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  • Writer's pictureThe Cedar Crest Team

Despite Stamp Duty Holiday Coming to An End, UK House Prices Continue to Rise

The price of UK homes continues to increase and there are no signs of it slowing down. This month, lender Nationwide recorded the second-largest monthly rise they've seen since 2003 with an increase of 13% compared to the pre-pandemic levels.

According to new figures, house prices in the UK have experienced an unexpected surge during the month of August, despite the gradual end of stamp duty holiday season.

Price inflation has been on the rise. In July, prices declined by 0.6%.


However, according to a report from Lender Nationwide, we saw a sharp increase of 2.1% during the month of August - what could be attributed to people purchasing homes before interest rates go up again?


 

Effects of the Pandemic


The virus has caused a huge increase in economic activities and trade. Year-on year growth climbed to 11% with prices now around 13% higher than when the pandemic first began.


Previously, experts in the housing market had estimated that the annual growth in the sector would slow down to 8.6%.


Market analysts from Nationwide have a theory about why stamp duty holiday might still apply to some properties on the market. They say that higher-valued properties will no longer be eligible for this discount, but it would still apply to lower valued properties in the market.


 

Demand for housing


Demand for housing is high and supply is low, which means that this is one of that factors affecting the property prices on the housing market. Those looking to buy a house will have greater competition with other buyers.


Britain's housing market has seen an increase in activity since last summer thanks to a nil rate on stamp duty for properties worth up to £500,000 introduced by Chancellor Rishi Sunak. At the end of June, the threshold was further reduced to £250,000 and is expected to fall back down to its standard level of £125,000.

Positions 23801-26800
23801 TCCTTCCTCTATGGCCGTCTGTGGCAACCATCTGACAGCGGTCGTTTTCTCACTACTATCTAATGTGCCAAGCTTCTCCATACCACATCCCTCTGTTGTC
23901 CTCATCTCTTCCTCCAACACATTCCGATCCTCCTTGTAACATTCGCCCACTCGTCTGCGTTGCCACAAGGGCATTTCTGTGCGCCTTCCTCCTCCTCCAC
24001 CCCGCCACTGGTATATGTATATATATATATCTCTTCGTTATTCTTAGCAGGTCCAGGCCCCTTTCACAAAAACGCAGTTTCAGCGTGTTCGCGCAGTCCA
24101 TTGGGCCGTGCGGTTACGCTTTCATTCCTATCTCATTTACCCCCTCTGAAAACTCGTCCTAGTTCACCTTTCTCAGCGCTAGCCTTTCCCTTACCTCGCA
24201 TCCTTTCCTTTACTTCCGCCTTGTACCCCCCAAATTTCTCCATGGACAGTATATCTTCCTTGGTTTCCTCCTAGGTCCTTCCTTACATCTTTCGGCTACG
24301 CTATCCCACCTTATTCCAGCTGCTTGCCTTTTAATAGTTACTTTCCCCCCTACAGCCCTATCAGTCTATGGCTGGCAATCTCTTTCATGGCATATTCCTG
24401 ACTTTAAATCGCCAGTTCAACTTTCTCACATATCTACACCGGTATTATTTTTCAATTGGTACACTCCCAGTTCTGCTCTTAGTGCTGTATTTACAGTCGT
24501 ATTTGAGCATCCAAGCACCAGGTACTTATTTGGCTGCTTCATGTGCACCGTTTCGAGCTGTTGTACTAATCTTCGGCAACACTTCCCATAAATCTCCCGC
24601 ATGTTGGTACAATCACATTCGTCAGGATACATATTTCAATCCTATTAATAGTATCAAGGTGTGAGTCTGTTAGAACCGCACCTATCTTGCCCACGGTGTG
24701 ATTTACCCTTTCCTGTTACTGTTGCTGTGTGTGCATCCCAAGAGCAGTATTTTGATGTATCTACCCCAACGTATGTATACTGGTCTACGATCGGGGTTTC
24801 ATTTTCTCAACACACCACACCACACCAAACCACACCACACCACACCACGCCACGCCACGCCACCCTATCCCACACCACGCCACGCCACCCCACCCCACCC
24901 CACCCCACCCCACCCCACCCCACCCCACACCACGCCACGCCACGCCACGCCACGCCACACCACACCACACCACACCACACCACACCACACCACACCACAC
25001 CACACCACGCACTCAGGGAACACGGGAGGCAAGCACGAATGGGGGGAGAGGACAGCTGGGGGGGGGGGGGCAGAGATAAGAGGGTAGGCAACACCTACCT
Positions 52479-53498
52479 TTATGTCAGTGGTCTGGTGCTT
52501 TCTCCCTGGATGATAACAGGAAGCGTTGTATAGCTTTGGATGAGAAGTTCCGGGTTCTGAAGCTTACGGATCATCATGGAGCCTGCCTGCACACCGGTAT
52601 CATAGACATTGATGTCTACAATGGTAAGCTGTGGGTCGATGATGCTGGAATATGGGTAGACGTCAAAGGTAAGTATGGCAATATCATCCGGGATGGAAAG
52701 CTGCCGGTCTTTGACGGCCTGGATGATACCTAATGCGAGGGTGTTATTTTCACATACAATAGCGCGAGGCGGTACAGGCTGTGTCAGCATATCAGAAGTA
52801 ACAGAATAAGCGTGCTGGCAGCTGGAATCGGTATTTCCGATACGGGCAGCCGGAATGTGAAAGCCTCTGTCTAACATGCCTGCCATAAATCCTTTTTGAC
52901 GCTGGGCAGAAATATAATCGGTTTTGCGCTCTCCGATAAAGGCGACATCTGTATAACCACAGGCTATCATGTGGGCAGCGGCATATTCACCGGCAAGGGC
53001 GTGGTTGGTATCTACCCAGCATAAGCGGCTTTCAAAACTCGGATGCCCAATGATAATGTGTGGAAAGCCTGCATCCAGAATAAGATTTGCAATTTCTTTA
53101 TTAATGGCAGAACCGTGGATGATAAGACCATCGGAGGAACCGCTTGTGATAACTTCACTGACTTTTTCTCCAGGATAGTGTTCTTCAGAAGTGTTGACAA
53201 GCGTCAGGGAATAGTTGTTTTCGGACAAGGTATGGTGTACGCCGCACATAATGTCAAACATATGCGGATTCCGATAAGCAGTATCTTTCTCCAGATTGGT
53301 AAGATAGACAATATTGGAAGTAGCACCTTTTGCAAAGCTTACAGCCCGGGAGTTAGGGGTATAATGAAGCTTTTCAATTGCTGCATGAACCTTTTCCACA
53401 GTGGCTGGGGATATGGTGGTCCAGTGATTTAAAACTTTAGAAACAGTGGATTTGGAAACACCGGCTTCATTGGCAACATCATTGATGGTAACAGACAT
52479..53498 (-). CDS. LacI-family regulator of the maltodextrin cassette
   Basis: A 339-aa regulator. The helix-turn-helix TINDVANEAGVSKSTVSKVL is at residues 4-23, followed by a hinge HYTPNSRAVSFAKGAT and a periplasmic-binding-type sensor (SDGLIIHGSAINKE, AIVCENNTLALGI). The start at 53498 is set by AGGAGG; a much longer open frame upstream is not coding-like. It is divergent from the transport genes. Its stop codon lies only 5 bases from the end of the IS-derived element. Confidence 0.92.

Market developments


The market eventually saw a more subdued tone as well, Nationwide reported that prices fell by 0.5% in July, but this has now been revised down to a 0.6%. The mortgage approval numbers are staggering and at an all-time low.


This news comes as the Bank of England revealed earlier this week that they had seen a one-month-long decrease for annualised mortgages during Q2 2019 - something no other country saw, except Ireland.


Robert Gardner, Nationwide's chief economist said:


"The bounce back in August is surprising because it seemed more likely that the tapering of stamp duty relief at the end of June would take some heat off this market."

He further established that the month-on-month gain of 2.1% was the second largest in 15 years – followed by this year's record breaking pace which showed an increase over April at 2.3%.


Mr Gardner further revealed that the established trend of strong demand for properties in the price range of £125,000 and £250,000, would benefit those who are keen on taking the opportunity of stamp duty relief. This scheme is expected to last until the end of September.


 

Property prices


With low supply and an increase in demand, it is not surprising to see that August saw the highest property prices yet. The lack of properties on offer may be a key factor behind these rises with estate agents reporting few listings for sale at this time.


The supply of homes on the market appears to be scarce, with consumer confidence at an all-time high and borrowing costs still low.


A recent report from Mr Gardner said demand was likely "to remain solid" in light of these circumstances. He further stated that this year's outlook is hard to predict, especially when you factor in things like stamp duty holiday ending as well as winding down of government furloughs, which could potentially lead unemployment rates higher than before. By his account, the labour market has been surprisingly resilient during this crisis.


The pandemic might be a strain on its recovery, but even if jobs numbers begin to decline due in large part to an established preferences brought on by pandemic measures such as stay-at-home parents or working from home professionals, there are signs of positive developments.


It is logical to believe that this established trend could continue to influence the market in the future.


Source: https://www.nationwide.co.uk/


 

>> HAVE MORE QUESTIONS ABOUT STAMP DUTY HOLIDAY? <<


If you are looking to understand more about stamp duty holiday and how it affects your paid tax, our expert mortgage adviser team can help.


Contact one of our mortgage advisers at – UK +44 (0) 203 883 1017 Hong Kong +852 6017 4140 – email info@cedar-crest.co.uk.


Your home may be repossessed if you do not keep up repayments on your mortgage.

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